A downturn provides a ready-made external rationale to justify painful decisions that would appear extreme in better times. Finally, an economic crisis provides managers with air cover to make decisions that incur short-term financial pain for long-term gain, such as pruning products, “firing” unprofitable customers or exiting money-losing businesses. Investors, boards and bosses are typically more forgiving of short-term dips in sales and earnings during a downturn, when all competitors are suffering, than they are during a boom, when everyone else is thriving.

What Adam finds concerning is that the four principles identified:-

Cost Discipline

Taking hard decisions

Change Acceleration

Seizing opportunities

are ones which should be followed in good times as well as bad.

Adam will return to this article again, but given where this post commenced, will consider the first of the four principles.

Sull writes in respect of Cost Discipline:-

During the boom years, many managers thought their objective was to increase revenues through innovation. It is not. Companies exist to create economic value, which is the difference between revenues and the opportunity cost of all inputs (including capital). Good managers keep their hands on both levers at all times, looking for growth opportunities during downturns while maintaining cost discipline when the good times roll.

Unfortunately, best practice is not common practice. Many companies veer between periods of undisciplined growth and brutal cost cutting. During a boom, they press on the gas pedal to increase revenues. When the economic cycle turns, however, they slam on the brakes, abandon growth and focus on slashing expenses to free cash flow. Once the economy picks up again, they abandon their new-found cost discipline to pursue revenue growth.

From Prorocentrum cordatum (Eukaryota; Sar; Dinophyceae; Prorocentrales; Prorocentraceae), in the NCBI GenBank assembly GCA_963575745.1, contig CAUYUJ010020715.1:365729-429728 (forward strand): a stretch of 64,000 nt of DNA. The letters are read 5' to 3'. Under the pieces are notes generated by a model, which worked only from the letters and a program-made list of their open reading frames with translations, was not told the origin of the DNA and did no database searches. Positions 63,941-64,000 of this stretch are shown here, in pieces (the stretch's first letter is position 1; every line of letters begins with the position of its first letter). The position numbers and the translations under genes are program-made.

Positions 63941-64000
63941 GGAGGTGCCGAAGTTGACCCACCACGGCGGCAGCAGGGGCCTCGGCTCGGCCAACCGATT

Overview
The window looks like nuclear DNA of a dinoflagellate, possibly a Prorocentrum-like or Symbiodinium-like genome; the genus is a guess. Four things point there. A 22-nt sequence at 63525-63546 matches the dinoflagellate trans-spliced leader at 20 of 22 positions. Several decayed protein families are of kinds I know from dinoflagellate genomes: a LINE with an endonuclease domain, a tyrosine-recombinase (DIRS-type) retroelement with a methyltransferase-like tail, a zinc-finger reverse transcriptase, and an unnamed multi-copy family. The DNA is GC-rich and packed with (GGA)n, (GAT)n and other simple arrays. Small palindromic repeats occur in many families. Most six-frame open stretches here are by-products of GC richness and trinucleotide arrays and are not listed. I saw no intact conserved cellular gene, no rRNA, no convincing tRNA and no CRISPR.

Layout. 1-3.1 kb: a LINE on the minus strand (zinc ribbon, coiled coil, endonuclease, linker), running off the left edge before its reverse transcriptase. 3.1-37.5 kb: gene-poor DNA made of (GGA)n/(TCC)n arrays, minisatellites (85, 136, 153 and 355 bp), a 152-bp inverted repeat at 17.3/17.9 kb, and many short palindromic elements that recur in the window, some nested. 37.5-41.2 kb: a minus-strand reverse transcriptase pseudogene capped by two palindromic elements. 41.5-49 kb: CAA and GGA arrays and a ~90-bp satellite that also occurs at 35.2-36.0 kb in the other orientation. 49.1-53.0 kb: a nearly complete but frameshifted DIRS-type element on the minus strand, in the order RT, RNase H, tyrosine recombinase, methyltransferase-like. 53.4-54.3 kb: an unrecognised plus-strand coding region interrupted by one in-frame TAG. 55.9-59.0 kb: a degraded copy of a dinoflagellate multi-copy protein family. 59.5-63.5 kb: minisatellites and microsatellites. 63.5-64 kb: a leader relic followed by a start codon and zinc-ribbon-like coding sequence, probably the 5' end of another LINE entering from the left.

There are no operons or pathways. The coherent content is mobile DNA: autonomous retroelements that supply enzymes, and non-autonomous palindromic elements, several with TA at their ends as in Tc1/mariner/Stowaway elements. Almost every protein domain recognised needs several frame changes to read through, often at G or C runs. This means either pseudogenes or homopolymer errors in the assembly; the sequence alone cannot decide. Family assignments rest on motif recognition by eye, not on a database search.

This stop-go approach is a mistake.

In his career Adam has observed this cycle on a number of occasions. He considers that it is undoubtedly prevalent in a number of NZ organisations. He further suspects that the state sector especially over the last 9 years has not been as focused on this area as much as it should have been.

Sull makes a number of other useful observations in this area.

He concluded his comments on costs with these remarks:-

To instil ongoing cost discipline, managers should ask themselves a few questions. What processes do we have in place to systematically identify and eliminate waste? Could we improve these procedures? Are there promising best practices in parts of our organisation that we could disseminate more widely?

Now there is no rocket science in what Professor Sull is saying. Really great companies/organisations  apply this approach all the time.

To Adam’s mind the issue comes back to overall governance, leadership from the top and the values instilled within the organisation. To achieve greatness and best practice requires unremitting focus and a culture which recognises the importance of creating value.

Bill Ralston’s post would seem to suggest that this is lacking at TVNZ.

Adam would suggest that it is lacking elsewhere as well. Indeed in the context of the Jobs Summit, Adam would suggest that Professor Sull’s article should be part of required reading for attendees and for those involved in follow-up activity.

At TVNZ and elsewhere in the NZ economy, Adam would suggest that this recession, downturn or whatever you want to call it provides a major catalyst for transformational change. This opportunity should be grasped and acted upon.

  1. 25/02/2009 04:53

    send that to John Key and the jobs summit. It is absolutely brilliant.

    Obama and the US Congress would also benefit from reading it.


  2. 25/02/2009 03:52

    I agree with you Steve, many people have the problem of not thinking to the long term and here every smart person will see thats the right think to do.


  3. 24/02/2009 20:46

    Adam, totally agree that we have a great catalyst for change. It may not be comfortable or easy for many people, but those that recognise it will benefit in the long term. The business models and management practices that evolve from the current state will form the foundations for the Business leaders of tomorrow.